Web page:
It goes on. More briefly, Swedish physicists' attempts to boost their own fields led to politicking within the Nobel Prize in Physics committee that shortchanged astrophysics, atmospheric physics, and physics that was too theoretical.

Peter Thiel warns of upcoming (and current) stagnation

by SilasBarta 1 min read4th Oct 2011121 comments

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SIAI benefactor and VC Peter Thiel has an excellent article at National Review about the stagnating progress of science and technology, which he attributes to poorly-grounded political opposition, widespread scientific illiteracy, and overspecialized, insular scientific fields.  He warns that this stagnation will undermine the growth that past policies have relied on.

Noteworthy excerpts (bold added by me):

In relation to concerns expressed here about evaluating scientific field soundness:

When any given field takes half a lifetime of study to master, who can compare and contrast and properly weight the rate of progress in nanotechnology and cryptography and superstring theory and 610 other disciplines? Indeed, how do we even know whether the so-called scientists are not just lawmakers and politicians in disguise, as some conservatives suspect in fields as disparate as climate change, evolutionary biology, and embryonic-stem-cell research, and as I have come to suspect in almost all fields? [!!! -- SB]

Grave indictors:

Looking forward, we see far fewer blockbuster drugs in the pipeline — perhaps because of the intransigence of the FDA, perhaps because of the fecklessness of today’s biological scientists, and perhaps because of the incredible complexity of human biology. In the next three years, the large pharmaceutical companies will lose approximately one-third of their current revenue stream as patents expire, so, in a perverse yet understandable response, they have begun the wholesale liquidation of the research departments that have borne so little fruit in the last decade and a half. [...]

The single most important economic development in recent times has been the broad stagnation of real wages and incomes since 1973, the year when oil prices quadrupled. To a first approximation, the progress in computers and the failure in energy appear to have roughly canceled each other out. Like Alice in the Red Queen’s race, we (and our computers) have been forced to run faster and faster to stay in the same place.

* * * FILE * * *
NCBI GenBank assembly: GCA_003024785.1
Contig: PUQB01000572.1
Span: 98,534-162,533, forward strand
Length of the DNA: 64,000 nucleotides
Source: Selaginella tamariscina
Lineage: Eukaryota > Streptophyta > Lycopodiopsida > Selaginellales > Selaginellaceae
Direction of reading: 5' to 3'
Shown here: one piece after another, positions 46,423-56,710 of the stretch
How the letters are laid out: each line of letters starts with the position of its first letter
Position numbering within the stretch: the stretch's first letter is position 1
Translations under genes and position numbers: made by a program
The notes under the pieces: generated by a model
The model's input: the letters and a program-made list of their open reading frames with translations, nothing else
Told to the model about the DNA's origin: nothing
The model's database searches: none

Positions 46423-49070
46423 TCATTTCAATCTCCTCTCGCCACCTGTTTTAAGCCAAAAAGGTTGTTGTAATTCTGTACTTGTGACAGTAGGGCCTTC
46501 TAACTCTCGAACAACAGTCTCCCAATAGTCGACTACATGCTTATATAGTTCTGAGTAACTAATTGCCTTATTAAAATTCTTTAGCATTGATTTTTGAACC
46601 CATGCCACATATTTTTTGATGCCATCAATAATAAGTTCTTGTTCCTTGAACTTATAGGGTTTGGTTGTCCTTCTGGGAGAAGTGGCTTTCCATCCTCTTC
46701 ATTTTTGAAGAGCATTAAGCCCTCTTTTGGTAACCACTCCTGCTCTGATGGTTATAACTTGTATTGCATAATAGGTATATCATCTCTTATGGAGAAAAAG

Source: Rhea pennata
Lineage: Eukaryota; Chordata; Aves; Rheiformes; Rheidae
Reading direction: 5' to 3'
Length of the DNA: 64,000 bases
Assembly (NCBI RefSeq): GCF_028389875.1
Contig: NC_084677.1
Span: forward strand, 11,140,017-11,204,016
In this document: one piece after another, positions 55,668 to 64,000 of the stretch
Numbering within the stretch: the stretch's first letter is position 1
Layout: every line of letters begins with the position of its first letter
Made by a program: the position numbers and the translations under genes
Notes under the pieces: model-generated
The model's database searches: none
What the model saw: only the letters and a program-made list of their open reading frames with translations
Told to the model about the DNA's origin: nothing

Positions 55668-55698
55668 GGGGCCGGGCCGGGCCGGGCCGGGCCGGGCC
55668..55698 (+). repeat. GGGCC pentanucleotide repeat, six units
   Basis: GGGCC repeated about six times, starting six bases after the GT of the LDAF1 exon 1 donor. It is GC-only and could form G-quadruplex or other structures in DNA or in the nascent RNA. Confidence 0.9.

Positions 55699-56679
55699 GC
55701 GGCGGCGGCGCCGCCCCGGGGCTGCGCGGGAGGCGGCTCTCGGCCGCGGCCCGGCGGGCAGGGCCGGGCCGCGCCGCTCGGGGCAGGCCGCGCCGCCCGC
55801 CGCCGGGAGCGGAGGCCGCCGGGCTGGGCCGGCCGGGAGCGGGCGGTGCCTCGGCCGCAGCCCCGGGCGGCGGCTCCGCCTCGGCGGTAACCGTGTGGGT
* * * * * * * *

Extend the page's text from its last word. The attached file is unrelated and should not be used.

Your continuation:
Taken at face value, the economic numbers suggest that the notion of breathtaking and across-the-board progress is far from the mark. If one believes the economic data, then one must reject the optimism of the scientific establishment. Indeed, if one shares the widely held view that the U.S. government may have understated the true rate of inflation — perhaps by ignoring the runaway inflation in government itself, notably in education and health care (where much higher spending has yielded no improvement in the former and only modest improvement in the latter) — then one may be inclined to take gold prices seriously and conclude that real incomes have fared even worse than the official data indicate. [...]

College graduates did better, and high-school graduates did worse. But both became worse off in the years after 2000, especially when one includes the rapidly escalating costs of college.[...]

The current crisis of housing and financial leverage contains many hidden links to broader questions concerning long-term progress in science and technology. On one hand, the lack of easy progress makes leverage more dangerous, because when something goes wrong, macroeconomic growth cannot offer a salve; time will not cure liquidity or solvency problems in a world where little grows or improves with time.

HT: MarginalRevolution